Pakistan to execute Indian 'spy': Military
There was no immediate reaction from New Delhi to Monday's announcement
Islamabad - Death sentences have rarely been issued in such cases in recent years
Pakistan will execute an Indian man arrested in the southwestern province of Balochistan last year who officials claim has confessed to being a spy for Indian intelligence, the country's powerful military said Monday.
The man, named by the army as Kulbushan Sudhir Jadhav who also goes by the alias Hussein Mubarak Patel, was found guilty by a military court and sentenced to death.
"Today, (army chief) Gen Qamer Javed Bajwa has confirmed his death sentence," a military statement said, without stating when the execution would take place.
India has denied that he was a spy, calling the claims "baseless". There was no immediate reaction from New Delhi to Monday's announcement.
The nuclear arch-rivals routinely accuse one another of sending spies into their countries, and it is not uncommon for either nation to expel diplomats accused of espionage, particularly at times of high tension.
However, death sentences have rarely been issued in such cases in recent years.
In 2013 an Indian national sentenced to death for spying in Pakistan was killed in jail after being attacked by fellow inmates. Sarabjit Singh had been on death row for 16 years.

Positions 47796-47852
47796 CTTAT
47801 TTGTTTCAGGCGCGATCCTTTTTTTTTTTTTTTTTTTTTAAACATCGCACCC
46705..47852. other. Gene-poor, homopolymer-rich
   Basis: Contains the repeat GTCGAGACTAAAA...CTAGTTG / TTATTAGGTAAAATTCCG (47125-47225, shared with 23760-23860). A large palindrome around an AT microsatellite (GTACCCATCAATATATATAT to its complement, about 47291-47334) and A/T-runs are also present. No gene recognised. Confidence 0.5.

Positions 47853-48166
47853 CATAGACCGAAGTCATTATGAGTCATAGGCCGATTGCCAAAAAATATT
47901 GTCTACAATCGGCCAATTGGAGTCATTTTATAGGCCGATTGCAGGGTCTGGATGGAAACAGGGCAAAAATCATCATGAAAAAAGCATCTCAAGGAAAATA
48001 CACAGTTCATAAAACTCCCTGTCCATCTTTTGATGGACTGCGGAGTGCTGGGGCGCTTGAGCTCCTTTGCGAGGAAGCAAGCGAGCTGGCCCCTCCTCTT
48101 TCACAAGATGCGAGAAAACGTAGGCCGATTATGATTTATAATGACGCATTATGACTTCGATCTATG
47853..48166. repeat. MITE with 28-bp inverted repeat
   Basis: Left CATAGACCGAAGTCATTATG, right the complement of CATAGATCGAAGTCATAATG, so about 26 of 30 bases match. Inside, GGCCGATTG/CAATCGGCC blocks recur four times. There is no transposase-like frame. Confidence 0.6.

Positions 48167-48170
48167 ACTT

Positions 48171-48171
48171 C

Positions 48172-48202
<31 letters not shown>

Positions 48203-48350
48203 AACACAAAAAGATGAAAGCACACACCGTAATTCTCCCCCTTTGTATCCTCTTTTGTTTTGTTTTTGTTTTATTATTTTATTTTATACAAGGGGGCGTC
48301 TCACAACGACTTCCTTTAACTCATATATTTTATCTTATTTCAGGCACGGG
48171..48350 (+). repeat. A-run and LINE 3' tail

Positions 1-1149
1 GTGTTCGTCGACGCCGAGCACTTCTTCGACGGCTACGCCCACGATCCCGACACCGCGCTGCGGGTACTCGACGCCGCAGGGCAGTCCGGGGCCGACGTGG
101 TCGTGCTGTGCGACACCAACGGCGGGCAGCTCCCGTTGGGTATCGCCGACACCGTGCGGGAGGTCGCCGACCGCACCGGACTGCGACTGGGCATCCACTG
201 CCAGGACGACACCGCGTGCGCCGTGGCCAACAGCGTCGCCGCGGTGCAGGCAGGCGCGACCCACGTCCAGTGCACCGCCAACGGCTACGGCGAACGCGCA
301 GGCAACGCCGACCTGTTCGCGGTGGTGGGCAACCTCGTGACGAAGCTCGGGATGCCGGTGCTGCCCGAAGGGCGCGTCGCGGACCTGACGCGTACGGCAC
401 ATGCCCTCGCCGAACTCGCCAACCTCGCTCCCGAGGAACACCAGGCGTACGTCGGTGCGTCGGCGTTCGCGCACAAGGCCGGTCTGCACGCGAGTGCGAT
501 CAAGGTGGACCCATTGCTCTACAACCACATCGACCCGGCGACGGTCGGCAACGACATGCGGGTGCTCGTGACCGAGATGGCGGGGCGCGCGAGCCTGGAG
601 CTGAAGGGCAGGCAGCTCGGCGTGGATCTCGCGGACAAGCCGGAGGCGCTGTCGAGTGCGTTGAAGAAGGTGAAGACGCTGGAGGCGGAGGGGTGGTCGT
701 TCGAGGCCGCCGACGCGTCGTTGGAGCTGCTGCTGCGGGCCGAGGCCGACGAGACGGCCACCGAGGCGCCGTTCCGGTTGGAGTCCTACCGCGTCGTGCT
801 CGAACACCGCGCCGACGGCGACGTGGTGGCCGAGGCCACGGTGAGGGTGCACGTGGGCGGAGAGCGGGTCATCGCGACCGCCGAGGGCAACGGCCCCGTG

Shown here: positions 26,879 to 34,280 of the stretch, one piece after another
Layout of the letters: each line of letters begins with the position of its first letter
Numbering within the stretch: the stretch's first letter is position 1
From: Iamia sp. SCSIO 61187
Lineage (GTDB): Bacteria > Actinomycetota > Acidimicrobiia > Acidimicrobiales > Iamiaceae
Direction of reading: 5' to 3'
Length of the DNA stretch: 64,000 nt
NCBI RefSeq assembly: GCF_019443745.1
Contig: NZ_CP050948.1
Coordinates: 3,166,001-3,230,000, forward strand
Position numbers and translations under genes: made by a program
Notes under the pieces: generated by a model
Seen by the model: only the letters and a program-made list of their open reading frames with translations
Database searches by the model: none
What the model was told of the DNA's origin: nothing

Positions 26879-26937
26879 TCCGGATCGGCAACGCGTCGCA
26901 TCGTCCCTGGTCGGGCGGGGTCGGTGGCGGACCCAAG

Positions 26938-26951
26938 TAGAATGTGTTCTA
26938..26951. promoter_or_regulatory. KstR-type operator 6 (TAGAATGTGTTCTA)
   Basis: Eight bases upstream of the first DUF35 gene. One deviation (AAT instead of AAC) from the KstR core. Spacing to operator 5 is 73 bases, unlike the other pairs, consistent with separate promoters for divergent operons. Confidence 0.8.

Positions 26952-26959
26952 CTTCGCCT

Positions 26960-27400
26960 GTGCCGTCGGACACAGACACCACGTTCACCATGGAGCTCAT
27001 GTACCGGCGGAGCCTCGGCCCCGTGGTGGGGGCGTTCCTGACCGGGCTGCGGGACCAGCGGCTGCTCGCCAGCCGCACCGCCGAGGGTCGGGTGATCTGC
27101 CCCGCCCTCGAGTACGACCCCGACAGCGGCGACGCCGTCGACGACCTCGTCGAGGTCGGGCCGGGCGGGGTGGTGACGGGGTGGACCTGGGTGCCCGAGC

In 1999 another Indian man, Sheikh Shamim, was hanged in a Pakistani jail almost ten years after he was caught "red-handed" near the border and arrested on charges of spying.
Pakistani analyst Hassan Askari said the decision would "further increase tension between the two countries".
"The military has given a severe punishment which is according to Pakistani law," he told AFP.
"But we will have to see if Pakistan can sustain the political and diplomatic fall-out."
Relations between the two countries have plummeted since a deadly attack on an Indian army base in the disputed region of Kashmir in September, which New Delhi blamed on militant group Jaish-e-Mohammed.There have since been repeated outbreaks of cross-border firing, with both sides reporting deaths and injuries.